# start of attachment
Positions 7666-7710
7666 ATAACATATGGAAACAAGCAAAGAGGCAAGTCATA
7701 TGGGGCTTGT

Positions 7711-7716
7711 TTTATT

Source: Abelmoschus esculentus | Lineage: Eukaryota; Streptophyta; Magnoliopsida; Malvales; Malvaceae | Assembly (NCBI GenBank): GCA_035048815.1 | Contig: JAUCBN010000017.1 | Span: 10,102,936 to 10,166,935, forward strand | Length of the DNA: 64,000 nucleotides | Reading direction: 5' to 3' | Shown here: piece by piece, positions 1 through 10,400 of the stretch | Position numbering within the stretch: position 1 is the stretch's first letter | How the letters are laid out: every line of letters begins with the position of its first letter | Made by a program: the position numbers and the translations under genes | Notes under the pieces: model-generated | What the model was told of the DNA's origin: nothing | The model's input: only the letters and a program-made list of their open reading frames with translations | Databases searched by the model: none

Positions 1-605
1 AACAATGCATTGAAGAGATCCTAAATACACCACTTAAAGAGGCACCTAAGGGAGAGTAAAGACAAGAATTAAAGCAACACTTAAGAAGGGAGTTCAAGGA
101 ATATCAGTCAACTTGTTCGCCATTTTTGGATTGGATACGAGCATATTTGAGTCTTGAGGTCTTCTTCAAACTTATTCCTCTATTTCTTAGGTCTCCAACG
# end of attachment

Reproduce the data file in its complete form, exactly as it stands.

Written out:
Positions 7666-7710
7666 ATAACATATGGAAACAAGCAAAGAGGCAAGTCATA
7701 TGGGGCTTGT

Positions 7711-7716
7711 TTTATT

Source: Abelmoschus esculentus | Lineage: Eukaryota; Streptophyta; Magnoliopsida; Malvales; Malvaceae | Assembly (NCBI GenBank): GCA_035048815.1 | Contig: JAUCBN010000017.1 | Span: 10,102,936 to 10,166,935, forward strand | Length of the DNA: 64,000 nucleotides | Reading direction: 5' to 3' | Shown here: piece by piece, positions 1 through 10,400 of the stretch | Position numbering within the stretch: position 1 is the stretch's first letter | How the letters are laid out: every line of letters begins with the position of its first letter | Made by a program: the position numbers and the translations under genes | Notes under the pieces: model-generated | What the model was told of the DNA's origin: nothing | The model's input: only the letters and a program-made list of their open reading frames with translations | Databases searched by the model: none

Positions 1-605
1 AACAATGCATTGAAGAGATCCTAAATACACCACTTAAAGAGGCACCTAAGGGAGAGTAAAGACAAGAATTAAAGCAACACTTAAGAAGGGAGTTCAAGGA
101 ATATCAGTCAACTTGTTCGCCATTTTTGGATTGGATACGAGCATATTTGAGTCTTGAGGTCTTCTTCAAACTTATTCCTCTATTTCTTAGGTCTCCAACG